Splashes of tea on paper, crayon scribbles, sketches of telephone poles and construction sites, cutouts of flowers and tasty plates of food – all of these things create the curious, artistic world in which artist Rae Pleasant lives. Rae pulls inspiration not only from the trappings of suburbia but from African-American history and heritage.
“I think that’s not something people expect,” she said. “I think sometimes when our history is thought about or talked about, it can be negative, but there’s aspects of it that can be very romantic and lead to really great storytelling and imagery.”
Rae, a resident of Lewisville, was a featured artist-in-residence in December and January at the Plano Library’s 18st AIRSpace program, and her work graced the walls of the Courtyard Theater in downtown Plano. She studied art history and dance performance at Southern Methodist University before moving to New Zealand to study art history at the University of Auckland – a choice inspired by her desire to travel.
When Rae returned from the beautiful landscape of New Zealand, she felt the jarring difference of scenery between the island surroundings she had grown accustomed to and the suburban sprawl to which she returned.
“Coming back to North Texas was visually shocking,” she said. “The landfill in Lewisville tripled when I got back. It was kind of depressing, boomeranging back home, but I decided to look at where I am with an artistic eye. The reality is that you are where you are.
Rae’s approach to her own work is combining something beautiful and unexpected with something mundane — grabbing imagery of everything from junk mail to construction sites. Aside from a few classes during her adolescence, Rae is completely a self-taught artist. She said she always liked creating as a child but dance took up a lot of her time. Once she let go of practicing dance, she dove into making art and projects.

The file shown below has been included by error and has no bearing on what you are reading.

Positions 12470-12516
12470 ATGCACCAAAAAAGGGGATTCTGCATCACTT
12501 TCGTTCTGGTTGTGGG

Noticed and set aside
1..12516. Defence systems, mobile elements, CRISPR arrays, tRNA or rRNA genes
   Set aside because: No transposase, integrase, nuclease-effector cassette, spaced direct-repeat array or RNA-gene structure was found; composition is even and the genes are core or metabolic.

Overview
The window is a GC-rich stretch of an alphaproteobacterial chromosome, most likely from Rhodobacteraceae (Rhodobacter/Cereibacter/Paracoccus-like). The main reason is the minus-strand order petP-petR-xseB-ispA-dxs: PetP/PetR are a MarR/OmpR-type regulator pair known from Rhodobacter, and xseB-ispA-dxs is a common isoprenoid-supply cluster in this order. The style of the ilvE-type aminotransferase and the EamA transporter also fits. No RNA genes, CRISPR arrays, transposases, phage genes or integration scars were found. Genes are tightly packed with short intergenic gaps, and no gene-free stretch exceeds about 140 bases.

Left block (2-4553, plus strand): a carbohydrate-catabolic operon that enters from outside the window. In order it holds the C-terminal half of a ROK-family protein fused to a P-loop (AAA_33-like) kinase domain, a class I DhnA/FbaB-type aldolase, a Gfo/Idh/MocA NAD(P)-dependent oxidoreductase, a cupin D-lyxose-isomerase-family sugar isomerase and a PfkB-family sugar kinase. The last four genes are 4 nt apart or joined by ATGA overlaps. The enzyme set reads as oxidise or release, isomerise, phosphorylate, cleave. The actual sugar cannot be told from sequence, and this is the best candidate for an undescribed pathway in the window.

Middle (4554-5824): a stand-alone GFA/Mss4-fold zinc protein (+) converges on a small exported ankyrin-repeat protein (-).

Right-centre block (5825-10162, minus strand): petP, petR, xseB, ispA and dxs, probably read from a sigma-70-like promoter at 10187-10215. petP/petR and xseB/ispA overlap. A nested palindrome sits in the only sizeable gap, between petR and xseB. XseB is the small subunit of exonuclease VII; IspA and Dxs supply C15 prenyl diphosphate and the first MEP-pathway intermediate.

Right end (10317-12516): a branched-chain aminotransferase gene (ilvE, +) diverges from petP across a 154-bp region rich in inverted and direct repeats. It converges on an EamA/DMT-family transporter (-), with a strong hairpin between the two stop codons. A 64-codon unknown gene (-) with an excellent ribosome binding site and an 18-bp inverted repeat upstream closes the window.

“I kept this to myself a long time, so I thought it was time to share,” Rae said. “After studying art history, I was able to look at art a different kind of way — academically. It is a way of expressing what I was experiencing with a hands-on component.”
Her time in New Zealand also sparked the characters in her illustrated children’s book, “Introducing Patti and Kitta: Adventures in Tea Time,” which features two cats that live with their grandmother in a cottage. They build quilt forts during tea time and end up in a traveling show in their dreamy adventures.
When Rae was in New Zealand, she spent her semesters off as an au pair, and the children often asked to her to make up stories for them. There were a lot of cat colonies and lost cat signs in the area. The idea of a secret world of cute animals inspired her to create Patti and Kitta. It was also important to Rae for the characters to resonate with children of color.
“I wanted to create cute kittens with darker fur because most cutesy, feminine animals in storytelling are pure snow white. I noticed that as a child,” she said. “I wanted darker cats to relate to more diverse kids on a subconscious level.”
When not creating her artwork, Rae Pleasant operates the gallery at the Dallas Public Library Central Branch and coordinates the permanent art collection for the Fine Arts Division. Her artwork can be seen on her Pleasant Folk Press website.Adventures in Tea Time Book > Pleasant Folk Press >
Feature image of Rae Pleasant at top is by Jenice Johnson Williams.